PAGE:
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Patience Day 23 -Why Do You Feel Rushed?

September 11, 2018 Leave a comment
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Why Do You Feel Rushed?

If you’re like most people in today’s hectic world, you often feel pressed for time. We have a lot of obligations. In addition, we’ve become pressed to multi-task much more in the digital age. This can leave us in a state of constant urgency, and that’s no good for our health. Both our emotional condition and physical state are compromised when living on high alert. Let’s examine some ways to deal with this ever-present issue.

Become Comfortable with Discomfort

One of the keys to overcoming this need to hurry all the time is to actually learn to deal with how uncomfortable you feel when something has slowed you down. Learning to sit quietly when you’re in line at the store, stuck in traffic or otherwise in a place you’d rather not be is something that will help you tremendously in the long run. Practice just being, without the aid of your smartphone or a magazine to keep you occupied. You’ll soon find yourself feeling less impatient.

Focus on One Thing at a Time

While multi-tasking has become a way of life these days, experts have indicated it’s not an especially productive strategy. Practice doing just one thing at a time and giving it your undivided attention. This focus will likely help you to get more done and to feel more accomplished, leading you to also feel less rushed.

Put Limits on Screen Time

I’m a big fan of electronic devices and social media. I am. However, I also know that along with the benefits they offer can come some significant drawbacks. One of these is that you can become a slave to your devices if you’re not proactive in putting a stop to it. Try to give yourself a time limit for each social media visit and don’t answer every email as it arrives in your inbox. By choosing when and how much time you will engage in these activities, you’ll start to notice less of an urgent need to be readily available.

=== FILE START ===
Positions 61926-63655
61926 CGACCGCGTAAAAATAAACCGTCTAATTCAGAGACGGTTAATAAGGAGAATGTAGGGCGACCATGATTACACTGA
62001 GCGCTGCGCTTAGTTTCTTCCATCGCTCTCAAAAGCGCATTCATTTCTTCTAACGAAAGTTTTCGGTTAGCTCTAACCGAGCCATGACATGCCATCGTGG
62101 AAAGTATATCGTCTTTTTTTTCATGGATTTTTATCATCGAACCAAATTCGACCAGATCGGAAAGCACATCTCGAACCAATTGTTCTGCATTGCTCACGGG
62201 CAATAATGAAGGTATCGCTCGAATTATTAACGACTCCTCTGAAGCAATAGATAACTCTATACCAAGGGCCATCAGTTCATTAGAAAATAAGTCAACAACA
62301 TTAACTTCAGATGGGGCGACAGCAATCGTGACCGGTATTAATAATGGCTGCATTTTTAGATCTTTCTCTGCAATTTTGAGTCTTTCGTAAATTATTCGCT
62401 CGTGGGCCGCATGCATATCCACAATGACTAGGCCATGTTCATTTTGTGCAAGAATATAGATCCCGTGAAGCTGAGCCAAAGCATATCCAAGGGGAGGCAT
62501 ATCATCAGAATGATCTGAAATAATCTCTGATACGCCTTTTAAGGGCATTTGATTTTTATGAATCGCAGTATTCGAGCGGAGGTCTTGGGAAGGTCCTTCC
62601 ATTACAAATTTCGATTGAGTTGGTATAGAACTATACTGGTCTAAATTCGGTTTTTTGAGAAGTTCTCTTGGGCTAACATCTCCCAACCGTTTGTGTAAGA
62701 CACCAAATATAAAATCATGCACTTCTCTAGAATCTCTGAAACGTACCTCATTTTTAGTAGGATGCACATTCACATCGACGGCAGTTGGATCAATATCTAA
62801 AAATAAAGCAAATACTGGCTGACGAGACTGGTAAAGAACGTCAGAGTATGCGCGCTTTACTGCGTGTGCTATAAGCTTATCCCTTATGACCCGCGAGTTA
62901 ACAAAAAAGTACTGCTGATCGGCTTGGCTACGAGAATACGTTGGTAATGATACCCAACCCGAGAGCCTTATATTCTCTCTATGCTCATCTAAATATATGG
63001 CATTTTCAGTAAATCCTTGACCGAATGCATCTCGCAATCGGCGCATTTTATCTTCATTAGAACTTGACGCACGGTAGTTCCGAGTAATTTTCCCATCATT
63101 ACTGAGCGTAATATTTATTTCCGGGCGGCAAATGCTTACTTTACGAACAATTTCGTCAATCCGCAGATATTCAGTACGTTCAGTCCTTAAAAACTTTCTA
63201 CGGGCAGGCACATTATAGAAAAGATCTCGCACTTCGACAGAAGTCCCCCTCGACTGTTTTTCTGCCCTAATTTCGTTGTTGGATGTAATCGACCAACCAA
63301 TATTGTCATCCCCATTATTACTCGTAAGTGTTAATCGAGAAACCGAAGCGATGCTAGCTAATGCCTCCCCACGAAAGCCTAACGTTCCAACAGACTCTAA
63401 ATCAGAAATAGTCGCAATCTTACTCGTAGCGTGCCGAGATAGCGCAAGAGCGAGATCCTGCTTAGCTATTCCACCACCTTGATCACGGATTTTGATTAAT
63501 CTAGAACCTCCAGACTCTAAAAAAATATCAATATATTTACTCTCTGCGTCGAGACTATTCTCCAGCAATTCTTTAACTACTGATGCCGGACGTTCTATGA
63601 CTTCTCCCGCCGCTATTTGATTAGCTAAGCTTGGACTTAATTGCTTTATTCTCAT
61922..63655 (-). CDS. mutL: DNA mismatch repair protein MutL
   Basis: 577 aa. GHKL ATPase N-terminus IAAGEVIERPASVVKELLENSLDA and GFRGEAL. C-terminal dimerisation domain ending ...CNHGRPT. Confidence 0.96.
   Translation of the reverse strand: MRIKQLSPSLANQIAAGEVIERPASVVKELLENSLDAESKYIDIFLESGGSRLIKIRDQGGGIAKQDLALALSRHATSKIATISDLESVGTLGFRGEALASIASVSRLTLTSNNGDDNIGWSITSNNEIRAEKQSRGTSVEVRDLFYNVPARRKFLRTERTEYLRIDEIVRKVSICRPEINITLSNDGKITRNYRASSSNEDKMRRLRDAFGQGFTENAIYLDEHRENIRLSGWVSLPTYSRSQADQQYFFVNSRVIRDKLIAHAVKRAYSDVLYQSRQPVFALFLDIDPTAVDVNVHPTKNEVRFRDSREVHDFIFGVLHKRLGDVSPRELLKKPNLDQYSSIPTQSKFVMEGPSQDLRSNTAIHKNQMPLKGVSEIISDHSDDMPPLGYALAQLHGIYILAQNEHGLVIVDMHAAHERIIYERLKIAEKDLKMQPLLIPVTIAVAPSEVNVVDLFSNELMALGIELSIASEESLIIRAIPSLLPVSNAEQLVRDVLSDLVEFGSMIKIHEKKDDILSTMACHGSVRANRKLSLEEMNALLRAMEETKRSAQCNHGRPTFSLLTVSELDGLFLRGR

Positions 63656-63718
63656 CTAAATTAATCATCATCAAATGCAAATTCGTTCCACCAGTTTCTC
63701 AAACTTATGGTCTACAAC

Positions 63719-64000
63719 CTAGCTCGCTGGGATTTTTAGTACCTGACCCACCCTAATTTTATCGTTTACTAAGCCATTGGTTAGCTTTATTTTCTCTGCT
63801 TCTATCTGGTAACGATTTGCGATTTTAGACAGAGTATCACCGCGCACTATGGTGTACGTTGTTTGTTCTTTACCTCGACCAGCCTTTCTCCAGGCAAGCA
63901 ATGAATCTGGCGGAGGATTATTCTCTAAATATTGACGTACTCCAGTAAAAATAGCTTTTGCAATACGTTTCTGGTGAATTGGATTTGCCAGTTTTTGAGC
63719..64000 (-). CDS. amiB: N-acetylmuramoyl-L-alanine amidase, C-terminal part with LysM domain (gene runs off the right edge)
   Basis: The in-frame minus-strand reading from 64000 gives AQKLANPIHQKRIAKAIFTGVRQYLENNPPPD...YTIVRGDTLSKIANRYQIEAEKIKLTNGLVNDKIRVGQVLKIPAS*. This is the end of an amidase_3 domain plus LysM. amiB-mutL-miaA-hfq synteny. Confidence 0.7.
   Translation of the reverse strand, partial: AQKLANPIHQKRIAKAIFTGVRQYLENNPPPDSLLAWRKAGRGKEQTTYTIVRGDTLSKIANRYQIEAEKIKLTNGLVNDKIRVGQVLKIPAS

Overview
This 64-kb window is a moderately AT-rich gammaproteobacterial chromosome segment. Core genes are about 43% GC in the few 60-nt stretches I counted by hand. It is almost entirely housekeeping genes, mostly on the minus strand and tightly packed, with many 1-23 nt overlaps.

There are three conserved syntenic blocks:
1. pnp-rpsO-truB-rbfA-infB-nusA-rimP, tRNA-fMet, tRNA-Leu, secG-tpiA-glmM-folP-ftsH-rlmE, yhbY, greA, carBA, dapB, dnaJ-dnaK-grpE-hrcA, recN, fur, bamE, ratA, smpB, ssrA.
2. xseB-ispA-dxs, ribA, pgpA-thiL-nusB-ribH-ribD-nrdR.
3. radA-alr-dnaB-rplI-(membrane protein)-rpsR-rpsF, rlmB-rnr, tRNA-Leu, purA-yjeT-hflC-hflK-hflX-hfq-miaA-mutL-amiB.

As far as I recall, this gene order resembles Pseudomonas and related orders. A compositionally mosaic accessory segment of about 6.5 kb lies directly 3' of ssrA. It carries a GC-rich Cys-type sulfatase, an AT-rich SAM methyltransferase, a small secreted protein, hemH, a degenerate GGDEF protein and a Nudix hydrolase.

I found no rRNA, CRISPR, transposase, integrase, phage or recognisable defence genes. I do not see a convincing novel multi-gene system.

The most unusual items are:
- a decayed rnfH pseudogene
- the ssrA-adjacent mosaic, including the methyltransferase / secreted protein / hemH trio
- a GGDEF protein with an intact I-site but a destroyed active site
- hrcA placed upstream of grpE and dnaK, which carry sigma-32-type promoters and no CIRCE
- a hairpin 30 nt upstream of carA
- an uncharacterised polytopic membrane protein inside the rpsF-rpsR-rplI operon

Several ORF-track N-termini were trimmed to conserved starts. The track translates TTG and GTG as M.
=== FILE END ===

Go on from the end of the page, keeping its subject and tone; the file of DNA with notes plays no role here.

When tempted to pick up your smartphone or log into your computer, try choosing a different activity. Go for a walk. Call a friend. Clean your living room. You’ll start to see less dependence on your devices also.

Cut Down Your To-Do List

Much of our hurry is self-imposed. You are the only one who can help in these situations. Take inventory of the things you think you “have” to do. Try to find ways to cut some of them off your list. By lessening your obligations, you’re bound to feel less rushed and pressured. This is one act that might help the most.

Give these suggestions a try if you think you’re feeling too rushed lately. Lowering your sense of urgency will go far toward increasing your patience levels.

Assignment Day 23: Answer These Questions. Use Your Journal to Record Your Answers

  1. Why do you feel rushed, and what can you do about it?
  2. What role does this sense of always battling the clock have on our overall patience?

 

 

 

 

Patience Day 9 – Get In The Habit Of Realizing When Patience Is In Order (part 2)

August 28, 2018 Leave a comment

Patience Challenge Banner

Yesterday I talked about the times when the virtue of patience is definitely more in need than others. The first two areas were: when you really want something and when someone is getting on your last nerve. Here are the remaining two areas.

When You’re Feeling Stressed